Overview: Incarcerated young people enter the famed Miami-Dade County Corrections & Rehabilitation Boot Camp Program in search of a second chance: the opportunity to trade an extensive prison sentence for a fresh start. In this harsh, 16-week camp, drill instructors push inmates to their limit, but those who complete it can become constructive members of society who are substantially less likely to return to prison. The program reports a recidivism rate under 15%, while the national rate of prison recidivism is approximately 70%.
Inspired by Dwayne Johnson’s own experiences with the law as a youth, Rock and a Hard Place is a passion project for Johnson, who calls it one of the most important films he’s been associated with. The documentary follows the inmates through each phase of the camp, beginning with the brutal first weeks, which are marked by constant verbal confrontation, physical training and strict military-style discipline. As the weeks go by, cadets attend anger-management classes, learn vocational skills and are surprised by “protocol tests” that measure their progress and patience.
Expectations: Well, clearly this documentary would not exist if this was not a successful Boot Camp program nor would Dwayne Johnson be seen endorsing it if it weren’t effective. From the trailer, you can tell that this is an intense military-style regimen designed to break each inmate down, reevaluate their station & circumstances and then rebuild them back into a member of society, not a career criminal.
It will be interesting to see how many of these participants we get to know and how much a role Mr. Johnson factors into it.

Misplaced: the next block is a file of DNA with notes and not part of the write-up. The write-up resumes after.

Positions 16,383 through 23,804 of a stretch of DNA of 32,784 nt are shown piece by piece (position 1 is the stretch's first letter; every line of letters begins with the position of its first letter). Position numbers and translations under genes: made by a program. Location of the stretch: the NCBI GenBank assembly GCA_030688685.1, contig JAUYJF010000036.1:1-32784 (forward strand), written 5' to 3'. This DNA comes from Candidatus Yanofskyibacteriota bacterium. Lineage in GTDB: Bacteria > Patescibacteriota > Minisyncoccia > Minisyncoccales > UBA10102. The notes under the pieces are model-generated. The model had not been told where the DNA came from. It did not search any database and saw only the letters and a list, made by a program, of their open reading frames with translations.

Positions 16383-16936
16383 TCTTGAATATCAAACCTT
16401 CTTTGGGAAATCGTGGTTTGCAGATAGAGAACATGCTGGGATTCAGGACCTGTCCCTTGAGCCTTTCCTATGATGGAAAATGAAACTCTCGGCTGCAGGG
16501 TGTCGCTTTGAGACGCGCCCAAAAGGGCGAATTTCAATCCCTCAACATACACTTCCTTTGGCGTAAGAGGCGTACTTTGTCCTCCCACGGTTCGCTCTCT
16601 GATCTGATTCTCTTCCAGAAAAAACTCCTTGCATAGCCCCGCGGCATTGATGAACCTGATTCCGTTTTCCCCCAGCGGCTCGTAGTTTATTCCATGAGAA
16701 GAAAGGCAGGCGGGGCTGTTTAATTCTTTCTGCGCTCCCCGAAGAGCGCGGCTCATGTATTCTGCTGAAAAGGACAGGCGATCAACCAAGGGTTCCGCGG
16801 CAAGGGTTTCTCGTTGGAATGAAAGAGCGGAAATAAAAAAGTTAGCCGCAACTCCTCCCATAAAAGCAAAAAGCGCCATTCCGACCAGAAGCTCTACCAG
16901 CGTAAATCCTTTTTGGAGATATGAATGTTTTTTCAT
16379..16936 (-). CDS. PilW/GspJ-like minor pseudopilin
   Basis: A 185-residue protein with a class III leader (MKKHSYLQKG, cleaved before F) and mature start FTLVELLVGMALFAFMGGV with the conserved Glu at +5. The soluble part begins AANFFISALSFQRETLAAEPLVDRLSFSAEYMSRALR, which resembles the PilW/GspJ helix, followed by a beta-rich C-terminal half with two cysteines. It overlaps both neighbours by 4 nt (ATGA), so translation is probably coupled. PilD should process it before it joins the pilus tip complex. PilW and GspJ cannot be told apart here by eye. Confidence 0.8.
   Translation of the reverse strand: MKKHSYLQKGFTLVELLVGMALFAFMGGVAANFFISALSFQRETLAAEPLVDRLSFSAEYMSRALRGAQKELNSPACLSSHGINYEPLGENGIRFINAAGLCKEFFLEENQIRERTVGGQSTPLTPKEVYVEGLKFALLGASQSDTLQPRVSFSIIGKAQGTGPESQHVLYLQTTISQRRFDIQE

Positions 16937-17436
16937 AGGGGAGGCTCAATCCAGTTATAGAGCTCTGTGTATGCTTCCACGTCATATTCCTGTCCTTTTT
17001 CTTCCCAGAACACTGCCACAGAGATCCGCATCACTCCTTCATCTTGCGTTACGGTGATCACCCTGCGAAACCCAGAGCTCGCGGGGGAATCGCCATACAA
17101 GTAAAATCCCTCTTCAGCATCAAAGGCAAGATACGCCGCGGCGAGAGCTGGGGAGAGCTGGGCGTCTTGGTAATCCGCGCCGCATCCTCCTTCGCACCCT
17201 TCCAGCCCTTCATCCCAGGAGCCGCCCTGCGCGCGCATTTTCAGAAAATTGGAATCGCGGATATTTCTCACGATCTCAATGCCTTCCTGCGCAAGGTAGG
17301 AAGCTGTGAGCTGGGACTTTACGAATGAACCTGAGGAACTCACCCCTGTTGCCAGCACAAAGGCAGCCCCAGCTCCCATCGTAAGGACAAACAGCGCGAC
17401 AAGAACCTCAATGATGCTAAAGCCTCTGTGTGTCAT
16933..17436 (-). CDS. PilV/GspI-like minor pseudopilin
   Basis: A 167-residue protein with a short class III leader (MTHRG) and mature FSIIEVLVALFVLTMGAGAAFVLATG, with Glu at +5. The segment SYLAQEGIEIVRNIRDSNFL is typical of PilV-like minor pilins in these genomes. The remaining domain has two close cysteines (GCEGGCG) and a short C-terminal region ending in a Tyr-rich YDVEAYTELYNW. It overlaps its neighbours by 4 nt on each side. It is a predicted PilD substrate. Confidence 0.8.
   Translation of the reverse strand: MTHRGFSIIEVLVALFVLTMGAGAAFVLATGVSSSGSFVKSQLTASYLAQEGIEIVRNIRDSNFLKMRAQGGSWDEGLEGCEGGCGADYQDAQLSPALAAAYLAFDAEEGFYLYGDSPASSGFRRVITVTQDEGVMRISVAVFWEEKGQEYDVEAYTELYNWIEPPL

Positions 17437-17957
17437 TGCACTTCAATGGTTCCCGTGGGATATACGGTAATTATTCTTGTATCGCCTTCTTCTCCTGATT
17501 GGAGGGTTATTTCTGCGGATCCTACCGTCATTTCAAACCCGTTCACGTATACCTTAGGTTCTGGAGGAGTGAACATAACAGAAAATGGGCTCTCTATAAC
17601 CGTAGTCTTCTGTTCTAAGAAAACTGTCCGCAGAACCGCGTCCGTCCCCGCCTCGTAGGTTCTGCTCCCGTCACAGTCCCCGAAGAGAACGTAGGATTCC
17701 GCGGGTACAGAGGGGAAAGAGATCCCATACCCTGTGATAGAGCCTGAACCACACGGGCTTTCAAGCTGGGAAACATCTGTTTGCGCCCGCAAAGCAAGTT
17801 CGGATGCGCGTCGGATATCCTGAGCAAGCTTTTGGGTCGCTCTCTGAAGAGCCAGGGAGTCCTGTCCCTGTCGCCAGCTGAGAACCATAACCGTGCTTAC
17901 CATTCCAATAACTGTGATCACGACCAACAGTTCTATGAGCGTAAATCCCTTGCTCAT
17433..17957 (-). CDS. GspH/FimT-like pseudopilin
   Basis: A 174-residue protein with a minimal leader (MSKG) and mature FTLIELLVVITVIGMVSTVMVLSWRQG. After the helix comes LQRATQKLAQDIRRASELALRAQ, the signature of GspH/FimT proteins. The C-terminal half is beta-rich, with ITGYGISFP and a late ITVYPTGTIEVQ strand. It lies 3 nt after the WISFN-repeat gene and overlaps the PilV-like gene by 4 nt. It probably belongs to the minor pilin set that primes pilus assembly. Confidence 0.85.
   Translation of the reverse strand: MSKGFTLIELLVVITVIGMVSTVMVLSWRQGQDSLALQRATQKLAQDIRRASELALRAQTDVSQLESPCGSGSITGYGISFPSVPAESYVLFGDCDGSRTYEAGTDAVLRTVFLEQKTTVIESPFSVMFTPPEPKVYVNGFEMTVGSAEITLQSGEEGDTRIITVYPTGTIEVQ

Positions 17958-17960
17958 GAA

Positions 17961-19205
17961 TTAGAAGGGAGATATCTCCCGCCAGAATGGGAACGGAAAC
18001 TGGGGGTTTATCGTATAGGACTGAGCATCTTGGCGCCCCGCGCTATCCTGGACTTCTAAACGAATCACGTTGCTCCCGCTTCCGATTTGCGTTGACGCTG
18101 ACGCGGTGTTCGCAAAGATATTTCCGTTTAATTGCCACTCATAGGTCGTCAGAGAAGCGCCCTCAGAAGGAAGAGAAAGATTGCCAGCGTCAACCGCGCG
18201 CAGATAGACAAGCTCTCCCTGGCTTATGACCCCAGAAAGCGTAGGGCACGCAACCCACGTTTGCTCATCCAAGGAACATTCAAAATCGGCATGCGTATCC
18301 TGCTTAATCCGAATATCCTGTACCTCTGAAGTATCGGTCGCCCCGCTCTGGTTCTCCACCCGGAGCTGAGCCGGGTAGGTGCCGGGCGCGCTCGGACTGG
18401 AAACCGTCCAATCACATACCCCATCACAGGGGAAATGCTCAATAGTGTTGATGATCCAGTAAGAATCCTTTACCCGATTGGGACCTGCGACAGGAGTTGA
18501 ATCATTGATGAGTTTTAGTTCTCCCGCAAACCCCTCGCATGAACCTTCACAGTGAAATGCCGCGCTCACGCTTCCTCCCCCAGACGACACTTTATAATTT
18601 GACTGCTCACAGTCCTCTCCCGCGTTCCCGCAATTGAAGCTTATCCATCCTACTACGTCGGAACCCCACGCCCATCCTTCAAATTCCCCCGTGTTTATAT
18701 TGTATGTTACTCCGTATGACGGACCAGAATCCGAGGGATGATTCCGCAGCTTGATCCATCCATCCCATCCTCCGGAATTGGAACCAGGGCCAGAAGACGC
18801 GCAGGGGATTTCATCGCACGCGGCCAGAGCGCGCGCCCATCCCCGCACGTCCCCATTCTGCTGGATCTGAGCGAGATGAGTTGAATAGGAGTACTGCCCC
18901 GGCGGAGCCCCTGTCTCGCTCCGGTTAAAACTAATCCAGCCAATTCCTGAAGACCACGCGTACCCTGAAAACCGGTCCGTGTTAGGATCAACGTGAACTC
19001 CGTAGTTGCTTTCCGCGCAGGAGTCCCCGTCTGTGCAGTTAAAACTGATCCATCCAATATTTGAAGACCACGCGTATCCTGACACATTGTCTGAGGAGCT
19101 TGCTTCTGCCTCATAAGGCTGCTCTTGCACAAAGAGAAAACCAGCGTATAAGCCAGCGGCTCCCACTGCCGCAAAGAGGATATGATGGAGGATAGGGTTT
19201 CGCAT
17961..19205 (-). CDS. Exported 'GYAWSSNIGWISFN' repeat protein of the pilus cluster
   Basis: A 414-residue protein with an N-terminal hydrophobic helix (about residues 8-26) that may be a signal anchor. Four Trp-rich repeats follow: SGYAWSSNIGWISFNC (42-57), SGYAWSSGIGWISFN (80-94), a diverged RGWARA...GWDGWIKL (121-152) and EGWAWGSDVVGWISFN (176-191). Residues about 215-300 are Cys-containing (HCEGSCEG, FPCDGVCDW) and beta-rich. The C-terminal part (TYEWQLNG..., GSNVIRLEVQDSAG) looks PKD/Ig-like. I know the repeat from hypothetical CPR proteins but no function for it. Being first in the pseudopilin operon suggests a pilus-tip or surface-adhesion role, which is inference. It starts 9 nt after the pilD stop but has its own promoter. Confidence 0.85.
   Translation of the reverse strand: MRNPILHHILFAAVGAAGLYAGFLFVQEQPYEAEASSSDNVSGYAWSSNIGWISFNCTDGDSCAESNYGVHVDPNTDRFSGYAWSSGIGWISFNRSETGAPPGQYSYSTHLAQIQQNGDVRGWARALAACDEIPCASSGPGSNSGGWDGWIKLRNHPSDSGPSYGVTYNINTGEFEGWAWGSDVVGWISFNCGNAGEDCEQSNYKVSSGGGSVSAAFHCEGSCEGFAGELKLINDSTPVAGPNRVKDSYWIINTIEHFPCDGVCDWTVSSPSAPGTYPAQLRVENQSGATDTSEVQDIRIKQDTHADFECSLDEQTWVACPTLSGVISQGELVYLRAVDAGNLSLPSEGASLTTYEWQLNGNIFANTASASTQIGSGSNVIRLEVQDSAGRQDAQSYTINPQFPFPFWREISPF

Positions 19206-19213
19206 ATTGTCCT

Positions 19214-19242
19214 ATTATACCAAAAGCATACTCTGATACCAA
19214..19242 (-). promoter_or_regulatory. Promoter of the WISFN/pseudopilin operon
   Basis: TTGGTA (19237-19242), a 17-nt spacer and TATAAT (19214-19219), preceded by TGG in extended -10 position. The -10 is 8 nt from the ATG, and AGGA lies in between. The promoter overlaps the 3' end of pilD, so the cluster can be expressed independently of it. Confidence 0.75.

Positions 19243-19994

Gut Reaction: First, let’s get the quick question out of the way. Executive producer Dwayne Johnson appears at the beginning and at the end. He addresses the incoming cadets of 38 and he speaks at the graduation of 33 of them, all changed men, four months later. It had to be this way I am sure because he could not really be involved in the process as he would have tainted it. Equally hard, is the presence of the camera. The chosen inmates don’t interact with it at all which you’d think would be quite difficult. The drill instructors must have, obviously prohibited them from doing so. Never did a cameraman try to get a Q & A. they were simply observing through the lens. And the cadets, deep in training, seemed to forget they were even present, especially in those when they were getting rare moments to talk to family, when they broke down to weep alone or when they were too exhausted to lift their heads.
This cinematic approach was most effective. Only the instructors got personal camera time. But, despite the distance, we still get to ‘meet’ a few of the participants. There were the disadvantaged Hispanics who knew no English and the shy scrawny inmates who struggled to keep up. Plus, there were those you couldn’t conform and ended back in gen pop. One big dramatic moment occurred when two inmates fled when they were granted rights to pick up trash along the highway. A manhunt was called to reel the escaped convicts in crushing their hopes of completing the course and adding more sentences to their list of offenses. Of the initial 38, 33 made it through the program and you end up rooting for them as they complete it. It is back-breaking, as well as mentally & emotionally exhausting. But all worth it to earn their freedom back.
In Conclusion: This documentary verifies that the Miami-Dade County Corrections & Rehabilitation Boot Camp Program is a success. It can effectively take young offenders, and through this intense program, turn them back into society and ROCK AND A HARD PLACE is just as effective at illustrating that.
Next: HBO returns to a subject it hasn’t broached in a while with ABORTION: STORIES WOMEN TELL debuting Monday, April 03 at 8:00pm.
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